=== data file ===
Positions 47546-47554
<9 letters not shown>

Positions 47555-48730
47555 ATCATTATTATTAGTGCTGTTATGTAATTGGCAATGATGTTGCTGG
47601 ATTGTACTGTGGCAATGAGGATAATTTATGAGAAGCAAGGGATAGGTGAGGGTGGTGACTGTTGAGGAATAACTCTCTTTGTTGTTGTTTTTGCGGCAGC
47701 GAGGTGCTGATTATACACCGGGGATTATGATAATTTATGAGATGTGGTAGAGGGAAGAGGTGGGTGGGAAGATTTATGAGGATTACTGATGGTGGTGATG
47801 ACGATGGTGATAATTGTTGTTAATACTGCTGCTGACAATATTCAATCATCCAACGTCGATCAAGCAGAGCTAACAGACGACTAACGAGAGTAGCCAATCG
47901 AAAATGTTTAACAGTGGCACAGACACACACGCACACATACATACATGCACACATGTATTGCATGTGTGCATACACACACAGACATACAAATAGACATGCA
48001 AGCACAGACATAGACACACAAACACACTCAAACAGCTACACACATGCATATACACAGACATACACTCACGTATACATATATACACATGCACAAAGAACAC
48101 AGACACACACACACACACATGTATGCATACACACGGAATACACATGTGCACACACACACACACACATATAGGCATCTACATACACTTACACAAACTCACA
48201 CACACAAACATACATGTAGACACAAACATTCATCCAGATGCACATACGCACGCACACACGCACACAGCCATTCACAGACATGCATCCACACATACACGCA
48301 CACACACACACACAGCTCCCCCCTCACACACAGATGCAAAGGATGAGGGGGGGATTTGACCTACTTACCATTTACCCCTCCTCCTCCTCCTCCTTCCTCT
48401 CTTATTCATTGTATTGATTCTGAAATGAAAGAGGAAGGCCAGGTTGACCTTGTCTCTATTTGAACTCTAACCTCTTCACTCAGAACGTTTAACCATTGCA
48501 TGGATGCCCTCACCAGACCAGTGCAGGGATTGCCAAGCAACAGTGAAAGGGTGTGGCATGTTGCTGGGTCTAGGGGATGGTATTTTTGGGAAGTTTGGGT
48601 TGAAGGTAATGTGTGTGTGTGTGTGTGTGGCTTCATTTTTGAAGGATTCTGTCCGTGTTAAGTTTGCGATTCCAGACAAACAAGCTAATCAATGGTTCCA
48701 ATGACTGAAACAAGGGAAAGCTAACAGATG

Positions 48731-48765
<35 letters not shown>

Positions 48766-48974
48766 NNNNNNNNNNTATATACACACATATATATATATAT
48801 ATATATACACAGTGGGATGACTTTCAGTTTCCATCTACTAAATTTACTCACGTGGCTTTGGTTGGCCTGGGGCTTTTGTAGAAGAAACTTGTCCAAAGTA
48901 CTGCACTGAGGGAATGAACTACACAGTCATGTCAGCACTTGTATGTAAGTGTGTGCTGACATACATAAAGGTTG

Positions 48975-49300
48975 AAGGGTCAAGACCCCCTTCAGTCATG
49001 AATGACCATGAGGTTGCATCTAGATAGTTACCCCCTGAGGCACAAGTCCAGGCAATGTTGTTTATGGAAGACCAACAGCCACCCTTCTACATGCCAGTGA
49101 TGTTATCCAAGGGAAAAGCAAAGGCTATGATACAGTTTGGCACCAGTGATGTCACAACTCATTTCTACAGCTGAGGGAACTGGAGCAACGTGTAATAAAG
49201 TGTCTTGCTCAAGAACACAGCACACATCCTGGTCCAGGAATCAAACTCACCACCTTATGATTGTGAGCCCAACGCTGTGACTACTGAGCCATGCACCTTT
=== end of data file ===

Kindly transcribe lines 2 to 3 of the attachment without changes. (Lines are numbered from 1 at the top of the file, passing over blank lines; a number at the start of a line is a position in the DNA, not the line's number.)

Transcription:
<9 letters not shown>

Positions 47555-48730